My stepdad abused my mum
Stacey looks back on the years of violence her stepdad inflicted on her mum and their problems with alcohol. She tells The Mix about how she's learning to put her abusive childhood behind her.
Waving goodbye to Dad
When I was 12 years-old, my mum told my dad she’d been having an affair with another man. I watched my dad leave, feeling very confused and upset. My mum introduced us to her new fella within hours – he came into our house like he owned the place and I instantly had a bad feeling about him.
I became aware of my mum’s drinking problems quite quickly after this. I hated her drinking because it was usually the main cause of their arguments. My mum had a temper on her – the problem was, my stepdad had a temper too
A rocky road
The violence started within six months of dad leaving. It was never directed at me or my brothers, just my mum. As time went by, the violence got worse and more frequent. I felt as though my life was being turned upside down and I was being forced to grow up too quickly. My mum and stepdad were incapable of looking after themselves, never mind me and my brothers, so I’d have to look after them.
I remember one time when my friend came to stay. At around midnight I heard plates smashing and screaming. I went downstairs and my stepdad was punching my mum in the face and she fell to the floor, crying. I tried to pull him off her but he was too strong. I just made the situation worse; my stepdad got a knife and held it up to my mum’s neck. I panicked and rang the police.
My stepdad tried to pack his stuff and leave and my mum tried to stop him. The next thing I knew he’d pushed her down the stairs. She fell all the way to the bottom. There was blood everywhere, but she was still conscious. The police arrived and rang an ambulance. My stepdad was taken into custody for the night and my mum was taken to hospital. I was left to look after my brothers and clean up and I felt so guilty that my friend had to witness everything.
On the move
Over the years we lived in so many places. We moved from our first two houses when my mum and stepdad fell out with the neighbours due to their drinking and violence. It was so embarrassing – they acted like a pair of teenagers out of control. Next we stayed in a family hostel, which was absolutely horrible. I felt ashamed as we were constantly being watched by the people running the hostel who knew about the violence. After that we lived in council houses, relatives’ places and more hostels. Finally we were put into the care of my real dad.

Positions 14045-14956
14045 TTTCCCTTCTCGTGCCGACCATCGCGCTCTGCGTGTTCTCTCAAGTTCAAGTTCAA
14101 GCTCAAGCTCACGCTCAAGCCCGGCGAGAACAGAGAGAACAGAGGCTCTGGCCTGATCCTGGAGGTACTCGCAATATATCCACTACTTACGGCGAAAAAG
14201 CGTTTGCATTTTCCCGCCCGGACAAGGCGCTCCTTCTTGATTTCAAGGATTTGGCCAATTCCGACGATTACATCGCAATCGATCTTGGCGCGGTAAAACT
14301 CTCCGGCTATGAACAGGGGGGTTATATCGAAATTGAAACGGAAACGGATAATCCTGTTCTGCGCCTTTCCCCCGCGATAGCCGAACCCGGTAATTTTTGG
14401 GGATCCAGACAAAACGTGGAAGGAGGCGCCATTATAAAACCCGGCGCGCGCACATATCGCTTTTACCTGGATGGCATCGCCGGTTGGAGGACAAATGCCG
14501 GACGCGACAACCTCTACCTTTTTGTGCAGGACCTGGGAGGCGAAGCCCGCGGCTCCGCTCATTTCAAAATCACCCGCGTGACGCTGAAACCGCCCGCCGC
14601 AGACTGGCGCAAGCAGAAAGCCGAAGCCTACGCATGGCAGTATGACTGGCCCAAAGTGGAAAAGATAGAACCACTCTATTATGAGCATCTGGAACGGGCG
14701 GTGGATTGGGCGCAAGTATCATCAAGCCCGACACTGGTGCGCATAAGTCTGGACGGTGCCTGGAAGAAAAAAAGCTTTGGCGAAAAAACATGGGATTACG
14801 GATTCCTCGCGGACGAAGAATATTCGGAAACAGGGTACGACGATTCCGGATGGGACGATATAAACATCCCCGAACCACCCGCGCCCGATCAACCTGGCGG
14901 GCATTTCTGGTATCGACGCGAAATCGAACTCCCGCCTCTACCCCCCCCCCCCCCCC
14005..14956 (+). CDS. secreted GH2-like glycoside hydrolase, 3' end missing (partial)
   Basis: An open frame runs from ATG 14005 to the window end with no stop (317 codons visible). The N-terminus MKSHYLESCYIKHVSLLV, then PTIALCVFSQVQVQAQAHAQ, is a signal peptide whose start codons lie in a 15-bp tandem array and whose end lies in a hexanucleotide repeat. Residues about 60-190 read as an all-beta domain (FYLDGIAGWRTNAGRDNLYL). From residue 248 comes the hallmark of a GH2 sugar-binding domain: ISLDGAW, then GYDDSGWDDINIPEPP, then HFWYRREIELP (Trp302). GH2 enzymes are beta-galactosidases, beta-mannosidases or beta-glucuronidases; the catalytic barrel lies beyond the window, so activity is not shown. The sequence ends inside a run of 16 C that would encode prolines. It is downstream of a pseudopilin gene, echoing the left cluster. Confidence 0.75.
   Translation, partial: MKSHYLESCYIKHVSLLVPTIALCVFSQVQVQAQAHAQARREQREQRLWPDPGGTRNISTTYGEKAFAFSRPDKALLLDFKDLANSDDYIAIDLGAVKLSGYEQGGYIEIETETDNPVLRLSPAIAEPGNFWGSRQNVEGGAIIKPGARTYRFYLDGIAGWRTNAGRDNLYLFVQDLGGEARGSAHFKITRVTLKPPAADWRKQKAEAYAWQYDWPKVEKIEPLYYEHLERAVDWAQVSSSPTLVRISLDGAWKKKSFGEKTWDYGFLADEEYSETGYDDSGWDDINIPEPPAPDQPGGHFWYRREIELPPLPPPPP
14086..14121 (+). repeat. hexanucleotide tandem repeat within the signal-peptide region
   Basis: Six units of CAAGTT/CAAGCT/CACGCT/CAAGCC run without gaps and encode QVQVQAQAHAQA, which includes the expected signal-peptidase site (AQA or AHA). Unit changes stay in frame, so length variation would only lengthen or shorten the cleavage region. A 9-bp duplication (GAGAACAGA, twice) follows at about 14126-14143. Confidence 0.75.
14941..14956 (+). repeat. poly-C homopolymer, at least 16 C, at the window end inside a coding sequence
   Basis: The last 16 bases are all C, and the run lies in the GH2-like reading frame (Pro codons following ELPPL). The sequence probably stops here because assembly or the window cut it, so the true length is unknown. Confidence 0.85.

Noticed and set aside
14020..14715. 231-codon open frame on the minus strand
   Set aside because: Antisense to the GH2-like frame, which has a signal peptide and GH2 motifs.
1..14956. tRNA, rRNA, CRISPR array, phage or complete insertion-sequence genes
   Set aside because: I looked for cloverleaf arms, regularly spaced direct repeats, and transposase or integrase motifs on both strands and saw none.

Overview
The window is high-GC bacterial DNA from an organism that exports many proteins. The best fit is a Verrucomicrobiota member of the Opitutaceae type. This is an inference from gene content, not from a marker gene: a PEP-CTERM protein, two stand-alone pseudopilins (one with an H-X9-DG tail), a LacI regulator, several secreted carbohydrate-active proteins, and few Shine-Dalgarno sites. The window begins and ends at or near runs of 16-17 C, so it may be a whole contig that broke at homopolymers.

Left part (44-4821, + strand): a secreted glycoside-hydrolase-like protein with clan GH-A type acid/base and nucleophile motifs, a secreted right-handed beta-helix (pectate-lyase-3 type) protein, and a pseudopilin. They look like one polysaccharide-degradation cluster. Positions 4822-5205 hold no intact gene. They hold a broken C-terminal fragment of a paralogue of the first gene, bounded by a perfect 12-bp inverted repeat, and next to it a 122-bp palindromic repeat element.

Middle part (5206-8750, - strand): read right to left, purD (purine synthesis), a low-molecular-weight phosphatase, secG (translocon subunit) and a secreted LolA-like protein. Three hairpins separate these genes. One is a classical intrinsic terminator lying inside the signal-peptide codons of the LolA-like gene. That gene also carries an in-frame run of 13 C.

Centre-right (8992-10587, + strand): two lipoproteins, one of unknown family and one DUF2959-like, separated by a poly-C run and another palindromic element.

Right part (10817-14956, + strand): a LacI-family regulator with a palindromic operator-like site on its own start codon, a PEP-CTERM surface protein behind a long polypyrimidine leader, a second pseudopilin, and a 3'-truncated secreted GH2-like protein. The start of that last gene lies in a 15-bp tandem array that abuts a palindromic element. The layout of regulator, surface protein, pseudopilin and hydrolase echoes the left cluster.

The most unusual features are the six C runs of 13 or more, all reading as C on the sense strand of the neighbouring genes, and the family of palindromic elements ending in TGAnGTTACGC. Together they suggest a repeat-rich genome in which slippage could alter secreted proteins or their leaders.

For about a year, the problems between my mum and stepdad continued. We would see my mum on Sundays although I had a part-time job, so I would sometimes only see her for an hour. To be honest, I was happy having this excuse. I wanted to get away from it all and I was scared the violence would start when I was there.
All of this was around the time of my GCSEs. I was still determined to do well in them, though. I made the most brilliant best friend when I moved schools, who I’m still best friends with today. Throughout all the rubbish, she was there for me. I don’t think I’d have got through it without her. I would talk to her about what was happening at home and it really helped just to talk to someone rather than keeping it all in.
When my mum fell pregnant with my stepdad’s child, everything began to change. I suppose it was a wake up call and they started to take responsibility. Mum stopped drinking due to being pregnant and my stepdad got a job. I couldn’t help but think that my stepdad cared more about the welfare of his own child; it didn’t matter that me and my brothers had to go through all that. They moved house into a quiet little village and now live like a normal family with my two year-old sister.
Somehow I managed to do well in my GCSEs and my A-levels – I was so determined to get to university and here I am now, studying a Law degree. I’m proud of how well I’ve done – I never thought I’d get here. What I went through is still affecting me, though. I find it incredibly hard to accept that my teenage years were taken away from me like that. I often get moments of anger and jealousy when my friends talk about their happy upbringings. I talked to a counsellor in college about it, but it didn’t really help. Recently I’ve been thinking of having counselling again as I’ve started suffering from panic attacks and flashbacks and I don’t know how to deal with them.
I still hate my stepdad for what he put us through, but I respect him for changing and realising that the way he treated my mum was wrong. He’s working now and is looking after his daughter very well. If it was to start again, though, I don’t think I could ever talk to him. I feel as though I can talk to my mum now because she hasn’t got so much on her mind. I don’t have to protect her and I can be her daughter; the one she’s supposed to look after, not the other way round.
University has helped me in many ways. As well as getting me away from home, I’ve had lots of time to myself. Throughout my teenage years I was constantly looking after my brothers or trying to protect my mum. When I went to uni, I had time to myself, which was weird. I learnt to be independent and look out for number one, and I’ve learnt a lot about myself as a person. It’s also made me realise that things can get better and if you want, you can get out of that situation and move on.
Photo of abuse posed by model and by ShutterstockExit to Google
Updated on 29-Sep-2015
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